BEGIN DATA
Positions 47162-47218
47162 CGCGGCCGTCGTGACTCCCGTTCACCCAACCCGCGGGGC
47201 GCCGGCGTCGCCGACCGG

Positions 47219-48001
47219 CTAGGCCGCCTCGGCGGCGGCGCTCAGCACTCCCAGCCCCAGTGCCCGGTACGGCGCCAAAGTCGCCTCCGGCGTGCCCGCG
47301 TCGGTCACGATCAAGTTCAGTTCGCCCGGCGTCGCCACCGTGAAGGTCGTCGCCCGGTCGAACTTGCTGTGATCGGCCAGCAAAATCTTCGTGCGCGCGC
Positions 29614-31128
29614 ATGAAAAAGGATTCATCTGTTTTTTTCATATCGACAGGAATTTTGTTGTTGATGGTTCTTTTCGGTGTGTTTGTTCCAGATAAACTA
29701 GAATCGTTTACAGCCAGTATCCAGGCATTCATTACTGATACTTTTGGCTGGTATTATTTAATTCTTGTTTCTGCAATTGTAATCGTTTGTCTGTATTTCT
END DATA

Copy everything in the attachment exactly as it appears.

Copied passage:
Positions 47162-47218
47162 CGCGGCCGTCGTGACTCCCGTTCACCCAACCCGCGGGGC
47201 GCCGGCGTCGCCGACCGG

Positions 47219-48001
47219 CTAGGCCGCCTCGGCGGCGGCGCTCAGCACTCCCAGCCCCAGTGCCCGGTACGGCGCCAAAGTCGCCTCCGGCGTGCCCGCG
47301 TCGGTCACGATCAAGTTCAGTTCGCCCGGCGTCGCCACCGTGAAGGTCGTCGCCCGGTCGAACTTGCTGTGATCGGCCAGCAAAATCTTCGTGCGCGCGC
Positions 29614-31128
29614 ATGAAAAAGGATTCATCTGTTTTTTTCATATCGACAGGAATTTTGTTGTTGATGGTTCTTTTCGGTGTGTTTGTTCCAGATAAACTA
29701 GAATCGTTTACAGCCAGTATCCAGGCATTCATTACTGATACTTTTGGCTGGTATTATTTAATTCTTGTTTCTGCAATTGTAATCGTTTGTCTGTATTTCT